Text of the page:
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Studies of Cellular Regulatory Mechanisms: from Genetic Switches to Cell Migration
KTH, School of Computer Science and Communication (CSC), Computational Biology, CB.
2010 (English)Doctoral thesis, comprehensive summary (Other academic)
Abstract [en]

Cellular behaviour depends ultimately on the transcription of genes. If we know how transcription is controlled we have a better chance of understanding cellular processes. This thesis presents six studies, all concerning cellular regulatory mechanisms. One study is purely experimental and five are computational studies.

A large part of the research concerns the Epstein-Barr virus (EBV). We investigate the latency programme switching of EBV, with an equilibrium statistical mechanics model that describes the transcription activities of two central viral promoters. We demonstrate that this system is bistable and predict promoter activities that correlate well with experimental data. Further we study the switching efficiency of one of the promoters, highlighting how competitive binding of transcription factors generates a more efficient geneticswitch.

The EBV protein EBNA1 is known to affect cellular gene expression. With a dinucleotide position weight matrix we search the complete human genome for regions with multiple EBNA1 binding sites. 40 potential binding regions are identified, with several of particular interest in relation to EBV infections. The final study on EBV is purely experimental, in which we demonstrate an interaction between the Syk kinase and integrin β4. Moreover, we show how reduced levels of these proteins affect migration of epithelial LMP2a positive cells, and hypothesise that these effects are due to the Syk-β4 interaction.

The two remaining studies presented in this thesis concern other cellular systems. Dynamic properties of two different regulatory feedback mechanisms for transport and metabolism of small molecules are investigated. The synergetic effect of adding a regulatory loop is exemplified with the iron metabolism in bacteria. The final project concerns the λ phage. With the equilibrium statistical mechanics method for describing promoter activities we characterise the equilibrium properties of λ mutants and compare with experimental findings. We argue that the observed differences between model and experiment are due to a larger perturbation of the genetic circuit than presumed.

The research presented in this thesis shed light on the properties of several regulatory mechanisms. As computational studies they add perspective to the experimental research in this field and provide new hypothesis for further research.

Place, publisher, year, edition, pages
Stockholm: KTH , 2010. , xiv, 80 p.
Series
Trita-CSC-A, ISSN 1653-5723 ; 2010:02
National Category
Fusion, Plasma and Space Physics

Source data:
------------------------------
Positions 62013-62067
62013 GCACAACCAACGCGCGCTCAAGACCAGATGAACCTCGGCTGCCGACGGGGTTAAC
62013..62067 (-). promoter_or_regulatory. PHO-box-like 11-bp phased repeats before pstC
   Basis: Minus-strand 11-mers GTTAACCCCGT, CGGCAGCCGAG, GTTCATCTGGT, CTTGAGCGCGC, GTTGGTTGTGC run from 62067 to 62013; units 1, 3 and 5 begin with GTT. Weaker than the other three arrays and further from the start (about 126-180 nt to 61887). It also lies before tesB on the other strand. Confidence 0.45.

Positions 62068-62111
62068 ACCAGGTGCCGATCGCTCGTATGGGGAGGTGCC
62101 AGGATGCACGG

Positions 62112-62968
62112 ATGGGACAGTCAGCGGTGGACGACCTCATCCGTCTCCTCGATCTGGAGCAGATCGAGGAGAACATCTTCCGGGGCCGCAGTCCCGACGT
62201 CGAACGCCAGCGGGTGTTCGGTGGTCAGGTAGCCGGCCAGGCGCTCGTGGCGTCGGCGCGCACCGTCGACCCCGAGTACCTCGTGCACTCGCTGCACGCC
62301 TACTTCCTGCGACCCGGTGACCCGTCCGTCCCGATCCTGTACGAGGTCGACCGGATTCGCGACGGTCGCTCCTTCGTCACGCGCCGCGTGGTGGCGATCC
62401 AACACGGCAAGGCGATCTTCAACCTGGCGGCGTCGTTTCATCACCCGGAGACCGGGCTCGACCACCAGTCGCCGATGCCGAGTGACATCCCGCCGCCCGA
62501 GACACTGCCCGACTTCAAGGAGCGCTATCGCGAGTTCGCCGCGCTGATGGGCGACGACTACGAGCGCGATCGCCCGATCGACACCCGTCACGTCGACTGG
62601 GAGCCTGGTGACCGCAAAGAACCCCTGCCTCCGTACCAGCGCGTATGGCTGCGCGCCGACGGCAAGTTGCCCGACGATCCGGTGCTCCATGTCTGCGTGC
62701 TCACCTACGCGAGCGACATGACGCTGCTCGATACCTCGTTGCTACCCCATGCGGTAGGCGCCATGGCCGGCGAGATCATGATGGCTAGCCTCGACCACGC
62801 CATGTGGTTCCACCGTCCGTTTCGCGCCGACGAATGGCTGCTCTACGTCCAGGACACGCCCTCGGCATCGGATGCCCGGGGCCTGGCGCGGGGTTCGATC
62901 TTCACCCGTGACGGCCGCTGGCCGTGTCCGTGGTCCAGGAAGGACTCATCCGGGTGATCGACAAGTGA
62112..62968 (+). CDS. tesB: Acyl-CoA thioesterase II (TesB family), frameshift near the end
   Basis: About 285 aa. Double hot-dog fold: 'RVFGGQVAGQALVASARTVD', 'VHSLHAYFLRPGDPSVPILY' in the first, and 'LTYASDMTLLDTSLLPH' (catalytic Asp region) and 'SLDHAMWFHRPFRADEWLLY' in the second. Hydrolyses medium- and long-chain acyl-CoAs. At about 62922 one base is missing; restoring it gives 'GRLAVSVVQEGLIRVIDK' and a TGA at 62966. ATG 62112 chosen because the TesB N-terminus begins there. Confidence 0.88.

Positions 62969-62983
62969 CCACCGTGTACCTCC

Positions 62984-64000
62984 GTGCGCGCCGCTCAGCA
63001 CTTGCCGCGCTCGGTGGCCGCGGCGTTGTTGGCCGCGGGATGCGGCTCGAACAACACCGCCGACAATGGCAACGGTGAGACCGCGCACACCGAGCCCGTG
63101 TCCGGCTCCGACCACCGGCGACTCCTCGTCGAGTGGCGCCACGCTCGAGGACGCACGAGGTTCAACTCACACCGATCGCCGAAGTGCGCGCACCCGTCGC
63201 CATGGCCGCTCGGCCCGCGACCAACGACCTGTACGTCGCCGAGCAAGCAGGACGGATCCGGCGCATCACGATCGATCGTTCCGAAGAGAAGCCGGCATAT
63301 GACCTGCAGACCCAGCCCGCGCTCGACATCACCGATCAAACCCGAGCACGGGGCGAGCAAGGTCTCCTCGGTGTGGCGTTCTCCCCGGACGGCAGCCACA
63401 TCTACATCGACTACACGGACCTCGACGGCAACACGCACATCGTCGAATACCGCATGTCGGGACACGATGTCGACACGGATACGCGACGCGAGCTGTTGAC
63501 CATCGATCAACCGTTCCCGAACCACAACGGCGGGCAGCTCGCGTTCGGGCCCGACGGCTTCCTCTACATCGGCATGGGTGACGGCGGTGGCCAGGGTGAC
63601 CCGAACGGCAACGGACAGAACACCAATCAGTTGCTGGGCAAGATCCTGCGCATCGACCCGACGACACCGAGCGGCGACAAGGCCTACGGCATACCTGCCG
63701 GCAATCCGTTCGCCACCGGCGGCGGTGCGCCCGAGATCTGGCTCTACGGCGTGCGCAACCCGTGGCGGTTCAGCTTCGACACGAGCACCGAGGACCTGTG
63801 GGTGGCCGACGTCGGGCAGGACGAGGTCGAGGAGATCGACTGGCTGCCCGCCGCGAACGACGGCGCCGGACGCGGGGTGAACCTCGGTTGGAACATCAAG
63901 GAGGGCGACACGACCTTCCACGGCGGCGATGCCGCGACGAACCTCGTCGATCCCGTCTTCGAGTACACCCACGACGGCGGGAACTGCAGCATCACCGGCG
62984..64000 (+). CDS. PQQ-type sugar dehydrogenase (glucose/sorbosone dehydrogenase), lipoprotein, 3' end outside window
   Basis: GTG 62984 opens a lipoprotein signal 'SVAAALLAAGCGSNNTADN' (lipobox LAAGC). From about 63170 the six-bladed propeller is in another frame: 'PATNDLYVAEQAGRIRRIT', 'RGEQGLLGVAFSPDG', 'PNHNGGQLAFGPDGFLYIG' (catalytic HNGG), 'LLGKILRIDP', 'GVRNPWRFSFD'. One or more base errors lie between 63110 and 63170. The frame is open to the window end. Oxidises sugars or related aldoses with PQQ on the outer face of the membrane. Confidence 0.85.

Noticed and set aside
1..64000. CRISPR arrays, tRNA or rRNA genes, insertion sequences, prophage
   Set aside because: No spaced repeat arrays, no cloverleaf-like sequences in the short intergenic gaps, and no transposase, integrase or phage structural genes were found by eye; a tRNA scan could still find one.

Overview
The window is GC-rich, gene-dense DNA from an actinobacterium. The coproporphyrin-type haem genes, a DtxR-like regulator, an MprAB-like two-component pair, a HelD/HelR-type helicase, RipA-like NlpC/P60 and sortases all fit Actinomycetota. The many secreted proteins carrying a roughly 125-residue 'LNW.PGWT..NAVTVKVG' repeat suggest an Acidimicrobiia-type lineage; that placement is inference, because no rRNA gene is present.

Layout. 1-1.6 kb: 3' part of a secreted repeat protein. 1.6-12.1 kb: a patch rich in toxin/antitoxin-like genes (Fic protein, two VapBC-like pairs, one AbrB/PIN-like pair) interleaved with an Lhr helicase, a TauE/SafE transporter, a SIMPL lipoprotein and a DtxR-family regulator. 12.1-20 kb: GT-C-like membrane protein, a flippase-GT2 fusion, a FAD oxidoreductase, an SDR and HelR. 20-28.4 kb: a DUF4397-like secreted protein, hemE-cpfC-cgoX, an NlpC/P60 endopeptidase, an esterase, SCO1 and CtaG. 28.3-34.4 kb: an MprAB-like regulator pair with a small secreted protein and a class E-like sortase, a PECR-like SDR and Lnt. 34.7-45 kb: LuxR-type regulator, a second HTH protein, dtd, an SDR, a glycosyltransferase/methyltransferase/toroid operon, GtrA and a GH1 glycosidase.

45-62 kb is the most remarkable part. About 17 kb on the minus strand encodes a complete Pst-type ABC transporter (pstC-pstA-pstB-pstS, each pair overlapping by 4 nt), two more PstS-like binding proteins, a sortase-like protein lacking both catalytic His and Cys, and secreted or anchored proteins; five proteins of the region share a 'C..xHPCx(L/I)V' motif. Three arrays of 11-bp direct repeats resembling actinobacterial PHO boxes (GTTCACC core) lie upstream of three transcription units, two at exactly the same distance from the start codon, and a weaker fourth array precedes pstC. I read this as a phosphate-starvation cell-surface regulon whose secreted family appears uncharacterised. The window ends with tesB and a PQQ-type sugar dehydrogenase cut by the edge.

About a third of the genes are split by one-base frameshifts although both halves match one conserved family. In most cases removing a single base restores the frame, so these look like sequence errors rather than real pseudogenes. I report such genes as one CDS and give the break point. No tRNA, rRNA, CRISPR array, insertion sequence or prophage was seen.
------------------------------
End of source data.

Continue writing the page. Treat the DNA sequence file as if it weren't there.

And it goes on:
Identifiers
URN: urn:nbn:se:kth:diva-12096OAI: oai:DiVA.org:kth-12096DiVA: diva2:301348
Public defence
2010-03-18, Sal FB53, Roslagstullsbacken 21, AlbaNova, Stockholm, 10:00 (English)
Opponent
Supervisors
Note
QC20100720Available from: 2010-03-03 Created: 2010-03-03 Last updated: 2010-07-20Bibliographically approved
List of papers
1. Epstein-Barr virus latency switch in human B-cells: a physico-chemical model
Open this publication in new window or tab >>Epstein-Barr virus latency switch in human B-cells: a physico-chemical model
Show others...
2007 (English)In: BMC SYST BIOL, ISSN 1752-0509, Vol. 1Article in journal (Refereed) Published
Abstract [en]

Background: The Epstein-Barr virus is widespread in all human populations and is strongly associated with human disease, ranging from infectious mononucleosis to cancer. In infected cells the virus can adopt several different latency programs, affecting the cells' behaviour. Experimental results indicate that a specific genetic switch between viral latency programs, reprograms human B-cells between proliferative and resting states. Each of these two latency programs makes use of a different viral promoter, C-P and Q(P), respectively. The hypothesis tested in this study is that this genetic switch is controlled by both human and viral transcription factors; Oct-2 and EBNA-1. We build a physico-chemical model to investigate quantitatively the dynamical properties of the promoter regulation and experimentally examine protein level variations between the two latency programs. Results: Our experimental results display significant differences in EBNA-1 and Oct-2 levels between resting and proliferating programs. With the model we identify two stable latency programs, corresponding to a resting and proliferating cell. The two programs differ in robustness and transcriptional activity. The proliferating state is markedly more stable, with a very high transcriptional activity from its viral promoter. We predict the promoter activities to be mutually exclusive in the two different programs, and our relative promoter activities correlate well with experimental data. Transitions between programs can be induced, by affecting the protein levels of our transcription factors. Simulated time scales are in line with experimental results. Conclusion: We show that fundamental properties of the Epstein-Barr virus involvement in latent infection, with implications for tumor biology, can be modelled and understood mathematically. We conclude that EBNA-1 and Oct-2 regulation of C-P and Q(P) is sufficient to establish mutually exclusive expression patterns. Moreover, the modelled genetic control predict both mono-and bistable behavior and a considerable difference in transition dynamics, based on program stability and promoter activities. Both these phenomena we hope can be further investigated experimentally, to increase the understanding of this important switch. Our results also stress the importance of the little known regulation of human transcription factor Oct-2.